Mon, Dec 29, 2014 - Page 5 News List

Hong Kong raises avian flu alert level

CRITICAL CASE:Health officials were not sure how a woman, hospitalized in critical condition, who recently visited Shenzhen caught the virus carried by poultry


A customer, left, buys a live chicken from a shop in the Wan Chai district of Hong Kong yesterday.

Photo: AFP

Hong Kong hospitals yesterday raised health alert levels as a woman diagnosed with the H7N9 avian influenza virus entered critical condition.

The 68-year-old woman was hospitalized on Thursday last week after returning from the southern Chinese city of Shenzhen almost two weeks earlier, although it has not been confirmed where or how she contracted the virus.

Previously, 10 people had been diagnosed with H7N9 in Hong Kong, including three who died. All had contracted the virus in mainland China, Hong Kong’s Centre for Health Protection said.

The outbreak, which first emerged elsewhere in China in February last year, has reignited fears that a bird flu virus could mutate to become easily transmissible between people, threatening to trigger a pandemic.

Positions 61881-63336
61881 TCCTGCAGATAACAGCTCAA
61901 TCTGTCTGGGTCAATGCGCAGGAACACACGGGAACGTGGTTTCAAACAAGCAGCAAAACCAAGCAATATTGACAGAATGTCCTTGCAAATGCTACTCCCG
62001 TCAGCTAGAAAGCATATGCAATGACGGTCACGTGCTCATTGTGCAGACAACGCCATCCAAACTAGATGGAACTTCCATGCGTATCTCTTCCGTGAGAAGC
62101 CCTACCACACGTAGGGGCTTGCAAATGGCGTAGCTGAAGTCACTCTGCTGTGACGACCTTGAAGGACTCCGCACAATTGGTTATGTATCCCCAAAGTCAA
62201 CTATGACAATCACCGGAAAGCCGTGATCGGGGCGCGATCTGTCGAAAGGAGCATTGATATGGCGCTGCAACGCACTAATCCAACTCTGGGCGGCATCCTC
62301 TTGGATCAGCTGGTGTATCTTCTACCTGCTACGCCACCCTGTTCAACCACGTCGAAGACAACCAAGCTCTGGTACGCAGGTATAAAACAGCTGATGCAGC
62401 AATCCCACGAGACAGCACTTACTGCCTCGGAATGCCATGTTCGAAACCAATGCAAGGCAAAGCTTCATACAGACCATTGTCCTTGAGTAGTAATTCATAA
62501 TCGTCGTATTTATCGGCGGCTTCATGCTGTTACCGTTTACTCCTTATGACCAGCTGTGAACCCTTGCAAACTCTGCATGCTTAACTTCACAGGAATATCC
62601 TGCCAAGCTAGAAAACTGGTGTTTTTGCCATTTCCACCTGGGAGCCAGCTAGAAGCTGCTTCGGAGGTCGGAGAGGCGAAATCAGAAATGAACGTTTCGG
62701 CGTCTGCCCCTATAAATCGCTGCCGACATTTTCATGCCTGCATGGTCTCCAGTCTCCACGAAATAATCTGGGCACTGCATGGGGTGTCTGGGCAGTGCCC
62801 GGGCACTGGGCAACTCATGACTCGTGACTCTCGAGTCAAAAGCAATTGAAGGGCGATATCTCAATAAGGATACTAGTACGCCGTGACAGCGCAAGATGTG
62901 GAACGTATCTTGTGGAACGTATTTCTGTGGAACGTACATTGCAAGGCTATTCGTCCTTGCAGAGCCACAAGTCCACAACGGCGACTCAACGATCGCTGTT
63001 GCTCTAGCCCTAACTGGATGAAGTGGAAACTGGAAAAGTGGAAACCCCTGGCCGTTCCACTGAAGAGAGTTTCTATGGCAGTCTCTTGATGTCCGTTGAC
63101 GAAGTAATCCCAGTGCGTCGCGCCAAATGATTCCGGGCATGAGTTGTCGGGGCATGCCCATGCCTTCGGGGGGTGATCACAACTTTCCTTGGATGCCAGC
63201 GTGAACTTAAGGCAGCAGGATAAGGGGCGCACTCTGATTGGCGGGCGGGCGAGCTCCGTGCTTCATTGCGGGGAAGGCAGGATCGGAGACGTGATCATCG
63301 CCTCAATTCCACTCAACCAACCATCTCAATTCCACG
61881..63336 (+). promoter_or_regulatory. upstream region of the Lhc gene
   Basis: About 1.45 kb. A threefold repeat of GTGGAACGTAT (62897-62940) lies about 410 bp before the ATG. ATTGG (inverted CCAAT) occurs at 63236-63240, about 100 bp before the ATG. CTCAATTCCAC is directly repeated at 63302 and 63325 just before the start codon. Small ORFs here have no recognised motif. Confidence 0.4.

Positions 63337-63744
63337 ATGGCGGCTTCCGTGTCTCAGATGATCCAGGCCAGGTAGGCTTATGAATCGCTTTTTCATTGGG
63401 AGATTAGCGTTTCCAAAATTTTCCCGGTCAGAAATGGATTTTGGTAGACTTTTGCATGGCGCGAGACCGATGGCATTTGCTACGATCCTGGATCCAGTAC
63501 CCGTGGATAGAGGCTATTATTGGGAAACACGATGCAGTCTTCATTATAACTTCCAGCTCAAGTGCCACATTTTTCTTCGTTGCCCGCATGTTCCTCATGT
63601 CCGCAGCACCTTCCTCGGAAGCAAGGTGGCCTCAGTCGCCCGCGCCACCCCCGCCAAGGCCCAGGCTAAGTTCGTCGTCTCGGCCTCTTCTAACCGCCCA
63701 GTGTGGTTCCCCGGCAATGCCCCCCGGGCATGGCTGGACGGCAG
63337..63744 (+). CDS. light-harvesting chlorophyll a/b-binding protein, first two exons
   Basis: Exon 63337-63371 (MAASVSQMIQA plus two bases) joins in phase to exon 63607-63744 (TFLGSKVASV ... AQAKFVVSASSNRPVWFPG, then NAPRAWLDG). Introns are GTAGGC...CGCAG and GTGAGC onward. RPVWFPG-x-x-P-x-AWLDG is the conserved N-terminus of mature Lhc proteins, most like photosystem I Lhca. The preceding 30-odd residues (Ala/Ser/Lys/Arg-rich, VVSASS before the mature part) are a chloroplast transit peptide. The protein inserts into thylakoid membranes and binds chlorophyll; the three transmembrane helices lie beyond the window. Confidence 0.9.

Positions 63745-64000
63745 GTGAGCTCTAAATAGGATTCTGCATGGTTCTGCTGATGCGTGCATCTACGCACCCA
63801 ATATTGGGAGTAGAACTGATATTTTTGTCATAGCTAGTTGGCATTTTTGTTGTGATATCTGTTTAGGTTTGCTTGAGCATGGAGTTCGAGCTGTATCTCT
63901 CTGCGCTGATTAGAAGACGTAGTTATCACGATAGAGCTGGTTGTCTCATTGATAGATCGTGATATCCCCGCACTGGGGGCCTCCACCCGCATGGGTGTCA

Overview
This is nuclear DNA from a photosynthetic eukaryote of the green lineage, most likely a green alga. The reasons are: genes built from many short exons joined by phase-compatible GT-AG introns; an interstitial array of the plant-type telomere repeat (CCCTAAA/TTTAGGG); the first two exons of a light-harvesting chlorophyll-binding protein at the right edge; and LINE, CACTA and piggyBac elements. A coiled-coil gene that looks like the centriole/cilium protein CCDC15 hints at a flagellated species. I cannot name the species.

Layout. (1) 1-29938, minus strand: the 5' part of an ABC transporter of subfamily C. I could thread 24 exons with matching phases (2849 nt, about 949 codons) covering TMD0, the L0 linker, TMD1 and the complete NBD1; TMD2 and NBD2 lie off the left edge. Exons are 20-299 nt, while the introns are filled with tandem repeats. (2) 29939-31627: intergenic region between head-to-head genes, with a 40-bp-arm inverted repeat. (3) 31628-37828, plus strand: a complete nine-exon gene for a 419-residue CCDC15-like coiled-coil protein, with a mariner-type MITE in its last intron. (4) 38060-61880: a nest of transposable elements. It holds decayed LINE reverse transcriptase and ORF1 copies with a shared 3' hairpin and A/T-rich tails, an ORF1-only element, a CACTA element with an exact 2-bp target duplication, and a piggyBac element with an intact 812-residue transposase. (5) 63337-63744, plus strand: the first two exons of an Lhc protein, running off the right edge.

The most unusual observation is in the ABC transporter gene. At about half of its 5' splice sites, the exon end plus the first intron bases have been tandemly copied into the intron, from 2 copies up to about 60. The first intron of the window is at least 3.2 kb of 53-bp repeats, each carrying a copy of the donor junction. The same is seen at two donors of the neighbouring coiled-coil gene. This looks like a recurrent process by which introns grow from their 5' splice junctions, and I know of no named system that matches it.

In response to the new case — the territory’s first since early this year — Hong Kong announced that it was raising its response level in hospitals to “serious” from “alert,” with extra precautions implemented in hospitals beginning yesterday.

The rules include limitations on visiting hours and compulsory surgical masks for those visiting patients.

There are three response levels, with “emergency” the most serious.

Hong Kong reduced the level from “serious” to “alert” in June, after a drop in cases.

Hong Kong Secretary for Food and Health Ko Wing-man (高永文) said late on Saturday that the woman had been with two friends in Shenzhen, where she had eaten “home-cooked chicken,” although she is not believed to have had contact with live poultry at markets.

She remained in critical condition in intensive care yesterday, hospital authorities said.

Hong Kong slaughtered 20,000 chickens in January after the virus was found in poultry imported from the southern Chinese province of Guangdong.

A four-month ban on live poultry imports from the rest of China was then imposed to guard against the virus.

Ko said the new response level would not affect the import of poultry for the time being, as “rapid testing” had been introduced to check birds for infection.

“We will closely monitor the situation... then decide the appropriate measures,” he said.

Hong Kong is particularly alert to the spread of viruses after an outbreak of SARS swept through the territory in 2003, killing 299 people and infecting about 1,800.

There have been 469 cases of H7N9 in mainland China since last year, the health center said.

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